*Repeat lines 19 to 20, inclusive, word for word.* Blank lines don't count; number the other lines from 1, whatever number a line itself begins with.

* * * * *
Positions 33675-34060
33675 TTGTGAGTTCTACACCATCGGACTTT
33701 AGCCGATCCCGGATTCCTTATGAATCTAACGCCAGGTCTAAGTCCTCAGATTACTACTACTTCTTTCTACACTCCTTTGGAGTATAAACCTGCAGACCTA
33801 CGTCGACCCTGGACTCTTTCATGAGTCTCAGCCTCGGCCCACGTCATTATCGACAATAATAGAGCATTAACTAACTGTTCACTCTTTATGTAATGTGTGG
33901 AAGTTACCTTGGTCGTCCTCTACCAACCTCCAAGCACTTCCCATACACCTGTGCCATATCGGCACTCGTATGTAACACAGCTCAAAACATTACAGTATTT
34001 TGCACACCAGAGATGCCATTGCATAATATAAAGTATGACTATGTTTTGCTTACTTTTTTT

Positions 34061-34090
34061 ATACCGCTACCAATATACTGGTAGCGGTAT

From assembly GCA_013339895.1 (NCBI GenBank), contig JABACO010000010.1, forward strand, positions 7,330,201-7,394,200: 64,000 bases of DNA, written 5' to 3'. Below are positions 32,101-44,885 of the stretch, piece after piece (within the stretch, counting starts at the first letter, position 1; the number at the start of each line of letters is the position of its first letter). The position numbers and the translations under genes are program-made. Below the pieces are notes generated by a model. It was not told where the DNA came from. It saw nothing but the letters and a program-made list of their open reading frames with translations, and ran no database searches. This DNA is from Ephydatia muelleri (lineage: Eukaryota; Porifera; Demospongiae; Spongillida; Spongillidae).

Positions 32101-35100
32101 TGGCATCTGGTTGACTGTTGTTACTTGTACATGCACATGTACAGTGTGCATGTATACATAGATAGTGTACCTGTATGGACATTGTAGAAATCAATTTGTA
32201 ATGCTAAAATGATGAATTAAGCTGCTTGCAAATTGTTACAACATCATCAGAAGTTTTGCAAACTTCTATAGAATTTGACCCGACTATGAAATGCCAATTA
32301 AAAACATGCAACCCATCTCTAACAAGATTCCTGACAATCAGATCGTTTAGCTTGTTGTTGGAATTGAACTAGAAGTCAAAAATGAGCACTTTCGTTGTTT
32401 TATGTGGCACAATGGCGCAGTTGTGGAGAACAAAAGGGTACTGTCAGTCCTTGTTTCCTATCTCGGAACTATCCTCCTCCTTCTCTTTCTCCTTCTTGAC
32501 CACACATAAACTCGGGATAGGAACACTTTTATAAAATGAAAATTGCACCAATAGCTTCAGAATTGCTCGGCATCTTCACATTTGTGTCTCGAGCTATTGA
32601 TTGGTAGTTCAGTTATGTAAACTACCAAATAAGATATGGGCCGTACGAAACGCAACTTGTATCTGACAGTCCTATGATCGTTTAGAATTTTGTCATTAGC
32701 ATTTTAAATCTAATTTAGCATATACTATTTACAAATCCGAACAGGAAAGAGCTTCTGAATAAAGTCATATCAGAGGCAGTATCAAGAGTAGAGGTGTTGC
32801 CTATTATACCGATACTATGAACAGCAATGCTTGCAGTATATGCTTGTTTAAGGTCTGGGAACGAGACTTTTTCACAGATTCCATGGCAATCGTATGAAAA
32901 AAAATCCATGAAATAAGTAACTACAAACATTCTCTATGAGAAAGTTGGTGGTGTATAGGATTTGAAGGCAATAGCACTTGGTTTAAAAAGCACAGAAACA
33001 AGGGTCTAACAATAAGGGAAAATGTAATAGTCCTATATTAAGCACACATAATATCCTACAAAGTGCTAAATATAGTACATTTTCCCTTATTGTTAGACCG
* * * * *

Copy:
32901 AAAATCCATGAAATAAGTAACTACAAACATTCTCTATGAGAAAGTTGGTGGTGTATAGGATTTGAAGGCAATAGCACTTGGTTTAAAAAGCACAGAAACA
33001 AGGGTCTAACAATAAGGGAAAATGTAATAGTCCTATATTAAGCACACATAATATCCTACAAAGTGCTAAATATAGTACATTTTCCCTTATTGTTAGACCG